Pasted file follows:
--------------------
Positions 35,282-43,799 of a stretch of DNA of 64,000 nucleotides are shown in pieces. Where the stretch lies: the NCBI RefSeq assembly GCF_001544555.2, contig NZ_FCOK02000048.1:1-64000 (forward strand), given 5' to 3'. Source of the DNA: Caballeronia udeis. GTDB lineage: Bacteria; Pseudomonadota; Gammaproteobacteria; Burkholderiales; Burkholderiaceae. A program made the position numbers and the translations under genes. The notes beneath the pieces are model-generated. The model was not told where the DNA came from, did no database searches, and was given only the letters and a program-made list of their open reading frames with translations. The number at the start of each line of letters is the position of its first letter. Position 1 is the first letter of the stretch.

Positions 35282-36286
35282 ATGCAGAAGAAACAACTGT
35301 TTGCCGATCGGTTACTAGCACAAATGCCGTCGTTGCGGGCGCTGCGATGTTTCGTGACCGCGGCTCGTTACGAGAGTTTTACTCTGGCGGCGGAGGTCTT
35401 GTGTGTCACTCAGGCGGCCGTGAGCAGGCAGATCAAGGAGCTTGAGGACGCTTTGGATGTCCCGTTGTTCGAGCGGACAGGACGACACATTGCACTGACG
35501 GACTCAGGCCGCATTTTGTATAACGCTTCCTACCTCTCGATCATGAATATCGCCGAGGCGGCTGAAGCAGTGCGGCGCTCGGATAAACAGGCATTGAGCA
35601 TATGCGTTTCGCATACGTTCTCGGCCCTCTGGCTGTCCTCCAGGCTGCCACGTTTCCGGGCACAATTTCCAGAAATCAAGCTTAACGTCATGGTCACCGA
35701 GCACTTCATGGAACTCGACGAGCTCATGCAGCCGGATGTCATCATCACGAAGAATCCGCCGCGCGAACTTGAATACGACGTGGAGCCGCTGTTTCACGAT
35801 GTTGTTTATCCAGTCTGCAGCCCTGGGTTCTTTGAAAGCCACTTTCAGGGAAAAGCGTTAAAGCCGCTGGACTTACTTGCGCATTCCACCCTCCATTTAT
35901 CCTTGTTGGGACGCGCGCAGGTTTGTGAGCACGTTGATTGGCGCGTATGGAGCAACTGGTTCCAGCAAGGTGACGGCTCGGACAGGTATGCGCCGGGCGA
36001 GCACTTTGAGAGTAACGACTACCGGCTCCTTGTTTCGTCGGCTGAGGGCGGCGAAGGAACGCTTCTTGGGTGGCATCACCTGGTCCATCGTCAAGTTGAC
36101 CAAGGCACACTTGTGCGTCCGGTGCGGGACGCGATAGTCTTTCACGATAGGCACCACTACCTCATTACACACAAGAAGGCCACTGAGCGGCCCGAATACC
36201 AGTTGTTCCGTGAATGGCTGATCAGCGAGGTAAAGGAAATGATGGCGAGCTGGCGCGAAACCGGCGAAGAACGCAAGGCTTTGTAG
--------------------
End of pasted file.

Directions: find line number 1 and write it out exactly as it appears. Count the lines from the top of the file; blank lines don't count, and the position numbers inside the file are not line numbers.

Positions 35,282-43,799 of a stretch of DNA of 64,000 nucleotides are shown in pieces. Where the stretch lies: the NCBI RefSeq assembly GCF_001544555.2, contig NZ_FCOK02000048.1:1-64000 (forward strand), given 5' to 3'. Source of the DNA: Caballeronia udeis. GTDB lineage: Bacteria; Pseudomonadota; Gammaproteobacteria; Burkholderiales; Burkholderiaceae. A program made the position numbers and the translations under genes. The notes beneath the pieces are model-generated. The model was not told where the DNA came from, did no database searches, and was given only the letters and a program-made list of their open reading frames with translations. The number at the start of each line of letters is the position of its first letter. Position 1 is the first letter of the stretch.